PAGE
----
air rights

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Air Rights

The right to build on, occupy, and/or profit from the air above a piece of real estate. Supposedly, air rights have existed as long as the concept of private property, but it became important in the 20th century as air travel became more common. In the United States, air rights only extend to the amount of air that one may reasonably occupy. As with other aspects of real estate, air rights may be sold, leased, or otherwise acted upon either in conjunction with or separate from the property to which they are attached. See also: Mineral Rights.

air rights

Historically,property owners owned to the center of the earth and to the top of the heavens, which included the right to all the air above the property and the right to exclude trespassers from that air. Until the invention of aircraft, the matter typically arose only in disputes over the right to remove tree limbs extending over one's property. Today, aircraft constantly trespass into property owner's air space and violate their air rights.As an accommodation to modern technology, courts allow reasonable trespasses to air rights. Airports and governments frequently purchase air rights adjacent to an airport,called avigation easements,to provide glide paths for aircraft.(Because of the scarcity of prime real estate near city centers, many local governments are investigating and implementing plans to lease air rights above transit hubs to developers,for building hotels and other such projects.)

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Homesteading, Ad Coelum, Owning Views and Forestalling," The Social Sciences 3, no.
This legal principle stems from the latin maxim, cuius est solum eius est usque ad coelum et ad inferos, which roughly translated means: for whoever owns the soil, it is theirs up to heaven and down to hell.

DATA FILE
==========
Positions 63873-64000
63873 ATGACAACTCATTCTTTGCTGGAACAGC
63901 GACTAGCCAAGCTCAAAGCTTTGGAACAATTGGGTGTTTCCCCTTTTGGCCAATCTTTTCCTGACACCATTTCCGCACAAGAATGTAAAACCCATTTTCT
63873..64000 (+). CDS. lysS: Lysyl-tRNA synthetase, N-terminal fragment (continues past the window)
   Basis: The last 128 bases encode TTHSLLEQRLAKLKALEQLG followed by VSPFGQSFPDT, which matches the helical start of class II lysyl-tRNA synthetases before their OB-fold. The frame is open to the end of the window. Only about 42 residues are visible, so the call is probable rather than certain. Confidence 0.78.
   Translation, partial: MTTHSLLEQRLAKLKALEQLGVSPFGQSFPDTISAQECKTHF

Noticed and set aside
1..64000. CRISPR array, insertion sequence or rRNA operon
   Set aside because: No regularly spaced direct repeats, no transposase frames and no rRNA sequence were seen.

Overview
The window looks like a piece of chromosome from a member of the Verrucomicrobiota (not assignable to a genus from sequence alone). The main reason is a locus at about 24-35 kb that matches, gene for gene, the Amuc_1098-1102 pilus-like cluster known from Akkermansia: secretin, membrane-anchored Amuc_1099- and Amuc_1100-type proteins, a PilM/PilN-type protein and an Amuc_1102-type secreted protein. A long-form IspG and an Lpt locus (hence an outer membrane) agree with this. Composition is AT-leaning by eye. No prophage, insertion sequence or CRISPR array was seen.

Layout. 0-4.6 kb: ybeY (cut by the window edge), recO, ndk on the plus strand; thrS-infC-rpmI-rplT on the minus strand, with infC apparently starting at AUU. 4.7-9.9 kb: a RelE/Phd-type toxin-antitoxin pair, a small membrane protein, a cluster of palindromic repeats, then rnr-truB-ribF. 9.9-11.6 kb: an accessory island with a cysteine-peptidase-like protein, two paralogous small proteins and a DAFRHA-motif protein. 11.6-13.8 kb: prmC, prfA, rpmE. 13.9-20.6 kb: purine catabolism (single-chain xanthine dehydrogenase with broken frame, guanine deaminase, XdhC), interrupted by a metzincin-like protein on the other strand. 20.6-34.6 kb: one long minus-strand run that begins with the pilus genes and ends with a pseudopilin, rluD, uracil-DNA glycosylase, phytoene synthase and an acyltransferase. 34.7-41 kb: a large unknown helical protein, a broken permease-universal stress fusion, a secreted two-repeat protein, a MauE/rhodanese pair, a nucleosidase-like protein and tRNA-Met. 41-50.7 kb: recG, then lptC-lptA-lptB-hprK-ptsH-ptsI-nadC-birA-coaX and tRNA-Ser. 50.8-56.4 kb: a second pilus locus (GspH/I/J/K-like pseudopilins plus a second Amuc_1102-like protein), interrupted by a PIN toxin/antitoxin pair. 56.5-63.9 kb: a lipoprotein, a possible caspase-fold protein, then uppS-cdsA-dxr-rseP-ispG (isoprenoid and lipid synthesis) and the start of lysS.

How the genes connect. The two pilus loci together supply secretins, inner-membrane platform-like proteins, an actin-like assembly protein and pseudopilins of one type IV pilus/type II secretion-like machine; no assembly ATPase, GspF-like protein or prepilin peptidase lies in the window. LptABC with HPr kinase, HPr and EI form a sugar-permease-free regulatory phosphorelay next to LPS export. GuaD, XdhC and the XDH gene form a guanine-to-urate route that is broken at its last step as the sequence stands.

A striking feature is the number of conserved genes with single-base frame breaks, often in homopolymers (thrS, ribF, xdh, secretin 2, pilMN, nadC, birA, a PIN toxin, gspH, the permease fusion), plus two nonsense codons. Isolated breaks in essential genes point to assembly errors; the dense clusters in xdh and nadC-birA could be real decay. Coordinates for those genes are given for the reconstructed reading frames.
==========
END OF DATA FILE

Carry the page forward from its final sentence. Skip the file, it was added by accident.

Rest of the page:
ferae naturae view nor the ad coelum view--but adamant that extraction
following the conventional ferae naturae view, the ad coelum view, or a
Sodomy was considered one of those frightful sins which cry to heaven for vengeance, according to the ancient adage: "Clamat ad coelum vox sanguinis et sodomorum, vox oppresso rum, merces detenta laborum.
The ferae naturae view suggests that subsurface pooled resources are commons property, while the ad coelum view treats subsurface pooled resources as private property.
As counterpoint to the ferae naturae and commons property view of subsurface resource pools, the conventional ad coelum view suggests that the resources are private property.
The Struggle to Control Airspace from the Wright Brothers On, UCLA law professor Stuart Banner examines how the united states moved from the ad coelum rule to the current regime, under which landowners have no right to the sky above them, anyone (with government permission) can fly most anywhere, and governments assume the right to limit access to the air however they see fit.